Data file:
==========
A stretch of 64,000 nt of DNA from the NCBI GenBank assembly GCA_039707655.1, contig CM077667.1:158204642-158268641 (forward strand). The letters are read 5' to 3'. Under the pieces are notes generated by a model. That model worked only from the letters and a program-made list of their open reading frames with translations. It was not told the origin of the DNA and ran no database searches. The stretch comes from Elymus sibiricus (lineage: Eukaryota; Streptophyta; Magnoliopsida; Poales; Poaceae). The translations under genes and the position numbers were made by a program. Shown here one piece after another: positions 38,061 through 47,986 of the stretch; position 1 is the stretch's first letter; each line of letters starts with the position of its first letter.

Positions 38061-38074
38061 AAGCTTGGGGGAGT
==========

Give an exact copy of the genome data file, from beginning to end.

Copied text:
A stretch of 64,000 nt of DNA from the NCBI GenBank assembly GCA_039707655.1, contig CM077667.1:158204642-158268641 (forward strand). The letters are read 5' to 3'. Under the pieces are notes generated by a model. That model worked only from the letters and a program-made list of their open reading frames with translations. It was not told the origin of the DNA and ran no database searches. The stretch comes from Elymus sibiricus (lineage: Eukaryota; Streptophyta; Magnoliopsida; Poales; Poaceae). The translations under genes and the position numbers were made by a program. Shown here one piece after another: positions 38,061 through 47,986 of the stretch; position 1 is the stretch's first letter; each line of letters starts with the position of its first letter.

Positions 38061-38074
38061 AAGCTTGGGGGAGT